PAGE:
Session session = Session.getDefaultInstance(props, null);
 MimeMessage message = new MimeMessage(session, req.getInputStream());

3. We extract out key attributes from the Message like subject, content type, etc.


//Extract out the important fields from the Mime Message
 String subject = message.getSubject();
 _log.info("Got an email. Subject = " + subject);

 String contentType = message.getContentType();
 _log.info("Email Content Type : " + contentType);

4. We have a utility method printParts(), that helps simply print out the contents of the message. But you could explore the Java Mail API to parse out the multiparts as required and then incorporate your business logic.
5. To help debug our Servlet, we have put in some log statements along with System Out statements, which we shall look for to verify that the Application did receive email.

Finally, we have used the INFO level to log if the message was sent out successfully or not, so we will have the change the logging level by modified the logging.properties file present in the war\WEB-INF folder. The necessary line after modification is shown below:

# Set the default logging level for all loggers to INFO
.level = INFO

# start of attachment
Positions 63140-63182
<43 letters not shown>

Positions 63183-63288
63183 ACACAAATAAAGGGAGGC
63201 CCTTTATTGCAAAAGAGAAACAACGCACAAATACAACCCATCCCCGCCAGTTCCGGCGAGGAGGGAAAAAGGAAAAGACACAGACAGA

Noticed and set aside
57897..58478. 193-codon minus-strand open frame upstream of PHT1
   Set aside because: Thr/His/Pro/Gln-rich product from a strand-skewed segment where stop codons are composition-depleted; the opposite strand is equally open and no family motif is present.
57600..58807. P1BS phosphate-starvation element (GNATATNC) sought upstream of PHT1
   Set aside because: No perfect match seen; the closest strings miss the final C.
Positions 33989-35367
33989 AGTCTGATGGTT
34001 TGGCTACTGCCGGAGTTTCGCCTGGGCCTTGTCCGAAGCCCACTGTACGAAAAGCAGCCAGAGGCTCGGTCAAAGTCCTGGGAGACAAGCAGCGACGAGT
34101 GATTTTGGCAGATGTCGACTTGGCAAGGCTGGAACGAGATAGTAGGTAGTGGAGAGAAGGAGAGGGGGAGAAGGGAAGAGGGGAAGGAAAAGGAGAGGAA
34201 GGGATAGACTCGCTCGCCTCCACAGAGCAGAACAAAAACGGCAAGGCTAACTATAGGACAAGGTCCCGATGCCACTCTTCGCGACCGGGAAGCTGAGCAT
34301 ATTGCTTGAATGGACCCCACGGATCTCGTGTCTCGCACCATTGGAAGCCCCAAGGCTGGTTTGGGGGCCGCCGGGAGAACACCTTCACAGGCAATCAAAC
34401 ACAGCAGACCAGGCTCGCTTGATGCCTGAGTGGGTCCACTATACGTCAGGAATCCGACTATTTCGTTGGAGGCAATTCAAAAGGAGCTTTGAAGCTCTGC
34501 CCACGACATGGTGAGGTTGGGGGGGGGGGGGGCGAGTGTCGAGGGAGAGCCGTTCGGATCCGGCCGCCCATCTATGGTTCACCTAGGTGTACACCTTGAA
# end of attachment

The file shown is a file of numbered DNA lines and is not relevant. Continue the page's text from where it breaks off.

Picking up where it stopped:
Deploying our application

To deploy the application, you will need to first create your Application ID. The Application Identifier can be created by logging in at http://appengine.google.com with your Google Account. You will see a list of application identifiers already registered under your account (or none if you are just getting started). To create a new Application, click on the Create Application button and provide the Application Identifier as requested. Please note this name down since you will be using it for deployment.

For e.g. I have registered an application identifier named gaejexperiments.

To deploy the application, follow these steps (they should be familiar to you now):

  1. Click on the Deploy Icon in the Toolbar.
  2. In the Deploy dialog, provide your Email and Password. Do not click on Deploy button yet.
  3. Click on the App Engine Project settings link. This will lead you to a dialog, where you need to enter your Application ID [For e.g. my Application Identifier gaejexperiments]